The year after I finished college, I hung around town. I took some graduate courses in musicology (because even on my year out I couldn’t not be a student). I worked several jobs ranging from classroom aide to bar waitress, and – true to form for many young musicians – I played in a band. One of my favorite memories from my time playing with this group of people was a Halloween tribute concert we did at a local bar. The annual event featured local groups playing entire sets as famous bands – recent years have included sets ‘by’ Nirvana, Fleetwood Mac, The Pixies, Weezer, and The Velvet Underground, among others. It’s always a fun crowd, and a great excuse for bands to cut loose and be someone else for a night.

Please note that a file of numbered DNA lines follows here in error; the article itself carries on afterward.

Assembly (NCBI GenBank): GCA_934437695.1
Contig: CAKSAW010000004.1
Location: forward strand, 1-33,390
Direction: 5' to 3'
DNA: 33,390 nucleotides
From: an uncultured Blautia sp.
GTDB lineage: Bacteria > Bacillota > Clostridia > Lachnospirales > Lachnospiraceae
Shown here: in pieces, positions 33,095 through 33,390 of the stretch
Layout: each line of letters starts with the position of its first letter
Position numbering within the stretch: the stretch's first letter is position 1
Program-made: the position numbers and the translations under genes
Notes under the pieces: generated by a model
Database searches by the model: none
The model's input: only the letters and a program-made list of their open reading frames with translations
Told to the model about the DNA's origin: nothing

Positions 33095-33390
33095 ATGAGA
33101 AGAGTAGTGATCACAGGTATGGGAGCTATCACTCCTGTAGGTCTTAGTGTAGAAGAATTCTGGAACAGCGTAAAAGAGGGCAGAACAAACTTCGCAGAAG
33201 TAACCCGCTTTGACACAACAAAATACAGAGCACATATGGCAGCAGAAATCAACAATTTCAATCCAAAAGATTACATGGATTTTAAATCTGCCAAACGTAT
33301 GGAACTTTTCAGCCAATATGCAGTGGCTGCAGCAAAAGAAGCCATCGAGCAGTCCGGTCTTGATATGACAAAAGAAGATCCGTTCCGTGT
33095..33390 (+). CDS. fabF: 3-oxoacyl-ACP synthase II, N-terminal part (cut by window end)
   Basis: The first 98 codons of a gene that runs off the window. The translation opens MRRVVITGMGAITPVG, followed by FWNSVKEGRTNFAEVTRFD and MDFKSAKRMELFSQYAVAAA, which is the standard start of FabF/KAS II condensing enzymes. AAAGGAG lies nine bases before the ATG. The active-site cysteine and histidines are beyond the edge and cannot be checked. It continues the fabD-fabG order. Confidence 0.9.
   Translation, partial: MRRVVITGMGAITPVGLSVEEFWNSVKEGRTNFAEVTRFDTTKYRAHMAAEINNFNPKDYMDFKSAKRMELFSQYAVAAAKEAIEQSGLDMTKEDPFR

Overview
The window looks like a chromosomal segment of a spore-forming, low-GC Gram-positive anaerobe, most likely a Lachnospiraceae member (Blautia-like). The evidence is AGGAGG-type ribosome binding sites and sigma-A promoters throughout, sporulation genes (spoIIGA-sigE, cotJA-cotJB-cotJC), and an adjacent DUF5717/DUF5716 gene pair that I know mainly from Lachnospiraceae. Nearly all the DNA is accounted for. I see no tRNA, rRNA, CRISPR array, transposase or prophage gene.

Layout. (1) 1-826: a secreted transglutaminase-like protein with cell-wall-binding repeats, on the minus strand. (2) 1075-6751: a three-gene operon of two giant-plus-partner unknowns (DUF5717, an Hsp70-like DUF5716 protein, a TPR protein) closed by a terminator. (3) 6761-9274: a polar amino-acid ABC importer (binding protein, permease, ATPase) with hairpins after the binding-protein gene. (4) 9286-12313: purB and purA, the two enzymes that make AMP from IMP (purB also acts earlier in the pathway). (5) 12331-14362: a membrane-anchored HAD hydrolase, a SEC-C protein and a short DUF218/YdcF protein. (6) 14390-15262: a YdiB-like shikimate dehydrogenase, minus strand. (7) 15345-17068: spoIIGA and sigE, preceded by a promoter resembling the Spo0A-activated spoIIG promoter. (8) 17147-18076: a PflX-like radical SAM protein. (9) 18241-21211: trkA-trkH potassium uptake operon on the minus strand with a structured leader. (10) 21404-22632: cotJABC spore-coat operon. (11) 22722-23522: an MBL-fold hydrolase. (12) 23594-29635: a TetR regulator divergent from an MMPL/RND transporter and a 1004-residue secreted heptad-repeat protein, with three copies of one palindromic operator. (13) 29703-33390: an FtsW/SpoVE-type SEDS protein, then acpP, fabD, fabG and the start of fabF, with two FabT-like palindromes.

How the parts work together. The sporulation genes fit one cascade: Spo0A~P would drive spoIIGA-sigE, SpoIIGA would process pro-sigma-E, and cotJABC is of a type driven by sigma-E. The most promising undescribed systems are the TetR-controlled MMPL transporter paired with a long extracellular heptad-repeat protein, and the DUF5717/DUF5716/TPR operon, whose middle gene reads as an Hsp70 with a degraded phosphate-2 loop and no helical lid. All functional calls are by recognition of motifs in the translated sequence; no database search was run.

This particular year, after much discussion, my band and I decided to devote our stage time to Paul Simon, particularly the Graceland years. We conscripted a handful of friends to sing backup and play auxiliary percussion as well as brass and woodwind instruments. The set wasn’t easy – though we included a few Simon & Garfunkel standards like ‘Cecilia’, we were taking on material like ‘Diamonds on the Soles of Her Shoes’ and ‘Kodachrome’, which are deceptively difficult for all their catchiness. We worked incredibly hard, and had a great time. But during our time together we played plenty of other sets (of our own material) that were the result of hard work and we enjoyed them, too – so why does this one stand out?
Because it was perfect. Everyone played the right note, every time. No one mixed up any lyrics, and the small bar’s sound system was spot on, even with the cacophony of our ragtag wannabe-Ladysmith Black Mambazo friends. The crowd was engaged, singing along with everything, and they adored us all.